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Conduct Advocates

The RIT Student Conduct process is intended to address Student misconduct in accordance with RIT's community expectations. As an educational experience, the participating Student is expected to take primary responsibility for responding to the incident in question. Throughout the conduct process, Students may find that a trained and knowledgeable advocate can be both supportive and beneficial. 

The RIT Advocacy Program is a university initiative designed to provide Students with assistance throughout the RIT Student Conduct Process by partnering the Student with a trained RIT faculty or staff member as they engage in the RIT Student Conduct Process. An RIT Advocate neither represents the Student in the hearing, nor may an RIT Advocate serve as a character witness for the Student. The RIT Advocate serves as a supportive partner to the Student in this educational process. Easy instructions to request an RIT Advocate are in the student's charge letter.

Interested in becoming an advocate?

if you are interested in becoming an RIT Advocate, please fill out the New Advocate Application Form Here! 

Additionally, you will be expected to attend a New Student Conduct Advocate Training session, and our upcoming training dates for advocates can be found at the CPD website. You can also email and we can  answer questions or schedule a training time that works for you.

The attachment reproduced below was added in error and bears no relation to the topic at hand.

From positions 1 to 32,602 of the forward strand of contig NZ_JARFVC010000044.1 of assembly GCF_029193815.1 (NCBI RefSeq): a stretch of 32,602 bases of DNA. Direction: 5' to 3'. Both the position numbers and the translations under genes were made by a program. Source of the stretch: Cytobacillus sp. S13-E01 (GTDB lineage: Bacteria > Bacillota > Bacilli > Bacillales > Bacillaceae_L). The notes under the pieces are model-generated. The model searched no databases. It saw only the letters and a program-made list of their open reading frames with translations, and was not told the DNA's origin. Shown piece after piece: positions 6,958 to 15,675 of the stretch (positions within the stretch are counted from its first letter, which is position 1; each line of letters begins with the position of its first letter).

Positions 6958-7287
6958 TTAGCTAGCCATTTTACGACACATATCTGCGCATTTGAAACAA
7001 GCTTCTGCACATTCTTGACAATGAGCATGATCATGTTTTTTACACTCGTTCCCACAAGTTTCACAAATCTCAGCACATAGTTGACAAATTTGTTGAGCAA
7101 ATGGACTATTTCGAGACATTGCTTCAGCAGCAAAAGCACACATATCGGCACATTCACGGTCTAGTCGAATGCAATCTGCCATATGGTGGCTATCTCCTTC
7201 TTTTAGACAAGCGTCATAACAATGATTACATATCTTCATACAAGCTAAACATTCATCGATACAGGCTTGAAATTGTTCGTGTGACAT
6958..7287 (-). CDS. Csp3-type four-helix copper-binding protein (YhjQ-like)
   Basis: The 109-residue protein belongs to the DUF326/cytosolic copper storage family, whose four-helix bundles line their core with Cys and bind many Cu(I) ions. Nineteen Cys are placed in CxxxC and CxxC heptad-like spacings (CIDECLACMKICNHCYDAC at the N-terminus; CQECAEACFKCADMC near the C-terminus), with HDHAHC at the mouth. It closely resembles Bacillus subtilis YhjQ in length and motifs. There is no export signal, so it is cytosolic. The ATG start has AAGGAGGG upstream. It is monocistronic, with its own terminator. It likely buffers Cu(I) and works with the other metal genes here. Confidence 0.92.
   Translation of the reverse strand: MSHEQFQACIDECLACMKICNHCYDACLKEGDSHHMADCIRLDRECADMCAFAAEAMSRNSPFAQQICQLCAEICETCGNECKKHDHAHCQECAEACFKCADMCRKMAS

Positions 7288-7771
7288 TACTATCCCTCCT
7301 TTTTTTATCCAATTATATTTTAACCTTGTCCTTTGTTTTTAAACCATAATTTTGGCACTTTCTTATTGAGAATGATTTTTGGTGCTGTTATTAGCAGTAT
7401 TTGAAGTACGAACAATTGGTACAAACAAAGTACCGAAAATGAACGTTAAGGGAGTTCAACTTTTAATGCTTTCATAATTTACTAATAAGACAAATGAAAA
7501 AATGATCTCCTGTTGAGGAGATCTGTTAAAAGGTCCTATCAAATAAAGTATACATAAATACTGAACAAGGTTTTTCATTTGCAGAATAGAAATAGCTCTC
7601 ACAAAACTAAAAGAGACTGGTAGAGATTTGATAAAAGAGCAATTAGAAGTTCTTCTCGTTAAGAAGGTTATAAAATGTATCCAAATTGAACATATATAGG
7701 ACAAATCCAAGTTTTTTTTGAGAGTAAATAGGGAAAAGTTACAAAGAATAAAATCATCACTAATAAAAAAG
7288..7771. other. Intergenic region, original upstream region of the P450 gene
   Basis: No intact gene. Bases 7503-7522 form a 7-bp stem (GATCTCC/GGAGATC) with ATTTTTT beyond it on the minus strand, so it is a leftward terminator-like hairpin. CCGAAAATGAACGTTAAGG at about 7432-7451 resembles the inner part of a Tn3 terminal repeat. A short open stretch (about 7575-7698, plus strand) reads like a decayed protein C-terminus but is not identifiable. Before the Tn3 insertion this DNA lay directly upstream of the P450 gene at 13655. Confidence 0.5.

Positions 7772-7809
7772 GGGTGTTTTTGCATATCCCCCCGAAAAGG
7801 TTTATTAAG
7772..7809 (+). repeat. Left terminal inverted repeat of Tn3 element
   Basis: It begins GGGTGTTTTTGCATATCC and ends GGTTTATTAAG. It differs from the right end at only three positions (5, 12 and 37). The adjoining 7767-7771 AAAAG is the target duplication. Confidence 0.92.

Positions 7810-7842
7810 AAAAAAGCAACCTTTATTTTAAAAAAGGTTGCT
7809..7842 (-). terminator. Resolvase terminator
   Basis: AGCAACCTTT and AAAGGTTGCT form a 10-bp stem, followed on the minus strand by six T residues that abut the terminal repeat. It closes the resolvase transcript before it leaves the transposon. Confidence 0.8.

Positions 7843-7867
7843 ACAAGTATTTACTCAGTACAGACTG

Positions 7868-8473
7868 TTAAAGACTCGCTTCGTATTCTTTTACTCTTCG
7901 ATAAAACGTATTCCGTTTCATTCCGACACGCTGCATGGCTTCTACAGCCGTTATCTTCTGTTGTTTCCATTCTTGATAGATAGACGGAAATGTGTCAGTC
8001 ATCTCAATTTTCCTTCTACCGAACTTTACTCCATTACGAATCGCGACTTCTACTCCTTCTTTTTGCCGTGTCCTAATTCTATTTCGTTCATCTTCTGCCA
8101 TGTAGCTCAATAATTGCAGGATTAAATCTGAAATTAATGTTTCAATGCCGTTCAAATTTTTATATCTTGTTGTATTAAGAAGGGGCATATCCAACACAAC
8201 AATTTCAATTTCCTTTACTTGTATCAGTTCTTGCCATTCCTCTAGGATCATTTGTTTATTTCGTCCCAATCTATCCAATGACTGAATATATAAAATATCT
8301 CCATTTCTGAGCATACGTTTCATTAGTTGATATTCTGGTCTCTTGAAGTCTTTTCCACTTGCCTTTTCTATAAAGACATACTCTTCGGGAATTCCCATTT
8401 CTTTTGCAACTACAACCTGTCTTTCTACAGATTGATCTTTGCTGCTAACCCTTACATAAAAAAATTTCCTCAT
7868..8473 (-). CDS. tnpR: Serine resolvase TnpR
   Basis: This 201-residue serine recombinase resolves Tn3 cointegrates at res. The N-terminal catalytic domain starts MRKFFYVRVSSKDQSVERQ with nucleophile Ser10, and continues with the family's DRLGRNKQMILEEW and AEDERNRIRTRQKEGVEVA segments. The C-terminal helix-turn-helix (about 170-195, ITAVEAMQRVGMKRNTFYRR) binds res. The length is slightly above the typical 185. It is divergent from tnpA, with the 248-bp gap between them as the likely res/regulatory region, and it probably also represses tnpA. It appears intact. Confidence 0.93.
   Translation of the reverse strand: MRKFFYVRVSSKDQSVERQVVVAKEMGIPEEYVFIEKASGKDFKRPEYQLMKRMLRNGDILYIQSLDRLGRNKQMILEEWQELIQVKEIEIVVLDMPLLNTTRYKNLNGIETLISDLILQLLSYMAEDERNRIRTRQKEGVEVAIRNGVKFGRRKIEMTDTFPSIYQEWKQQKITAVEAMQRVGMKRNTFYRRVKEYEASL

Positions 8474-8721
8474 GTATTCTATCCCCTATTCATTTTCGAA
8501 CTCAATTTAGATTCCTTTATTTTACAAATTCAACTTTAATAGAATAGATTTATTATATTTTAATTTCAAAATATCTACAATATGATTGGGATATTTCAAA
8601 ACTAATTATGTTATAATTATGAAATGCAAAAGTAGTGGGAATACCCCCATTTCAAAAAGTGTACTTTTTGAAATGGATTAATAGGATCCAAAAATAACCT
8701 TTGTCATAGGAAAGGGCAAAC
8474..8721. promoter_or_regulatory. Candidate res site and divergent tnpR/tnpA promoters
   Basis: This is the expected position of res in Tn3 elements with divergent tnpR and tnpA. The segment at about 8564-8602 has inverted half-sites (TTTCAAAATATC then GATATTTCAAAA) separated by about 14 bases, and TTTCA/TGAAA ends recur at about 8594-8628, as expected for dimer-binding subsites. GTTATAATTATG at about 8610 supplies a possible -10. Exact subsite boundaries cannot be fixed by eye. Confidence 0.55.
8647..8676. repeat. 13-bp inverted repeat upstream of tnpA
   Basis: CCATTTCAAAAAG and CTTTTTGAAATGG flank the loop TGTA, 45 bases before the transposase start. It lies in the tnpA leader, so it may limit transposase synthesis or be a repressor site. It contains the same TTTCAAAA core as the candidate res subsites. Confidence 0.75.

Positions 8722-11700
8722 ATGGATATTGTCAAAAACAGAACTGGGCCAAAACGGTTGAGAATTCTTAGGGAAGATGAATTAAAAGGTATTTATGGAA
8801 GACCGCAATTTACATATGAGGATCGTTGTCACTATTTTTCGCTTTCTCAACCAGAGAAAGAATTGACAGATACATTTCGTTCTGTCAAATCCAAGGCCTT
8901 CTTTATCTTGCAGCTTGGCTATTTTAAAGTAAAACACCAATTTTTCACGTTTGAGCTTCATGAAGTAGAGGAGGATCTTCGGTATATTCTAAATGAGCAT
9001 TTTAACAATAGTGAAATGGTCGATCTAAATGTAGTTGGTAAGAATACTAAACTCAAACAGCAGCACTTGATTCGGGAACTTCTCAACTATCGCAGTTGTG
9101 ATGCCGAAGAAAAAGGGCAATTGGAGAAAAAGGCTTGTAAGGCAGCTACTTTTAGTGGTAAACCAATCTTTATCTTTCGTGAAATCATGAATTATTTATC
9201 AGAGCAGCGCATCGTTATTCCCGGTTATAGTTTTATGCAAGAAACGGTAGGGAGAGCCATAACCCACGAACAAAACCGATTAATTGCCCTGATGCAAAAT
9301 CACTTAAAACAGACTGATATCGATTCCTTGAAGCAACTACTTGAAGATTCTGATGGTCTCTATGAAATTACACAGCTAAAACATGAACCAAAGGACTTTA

Resources for Advocates

Conduct Advocate Manual (PDF) 
The manual includes sample case materials as well as covering the following areas:

   ♦  Overview of the Advocate role
   ♦  Code of Conduct
   ♦  Possible hearing outcomes
   ♦  Overview of the appeals process

Codes of Conduct

   ♦  Code of Conduct (D18.0) – Policies and procedures, including appeals
   ♦  Student Gender-Based and Sexual Misconduct Policy – Title IX (D19.0)

Frequently used referral resources

   ♦  RIT Counseling & Psychological Services
   ♦  Drug & Alcohol wellness services
   ♦  Tigers Care referral page

Advocate v. Advisor of Choice (for Title IX hearings only)
Sometimes students will meet with their Advocate to ask for advice about whether or not to use an Advisor of Choice instead. The sidebar on the right shows some of the differences you can discuss to help them weigh their options.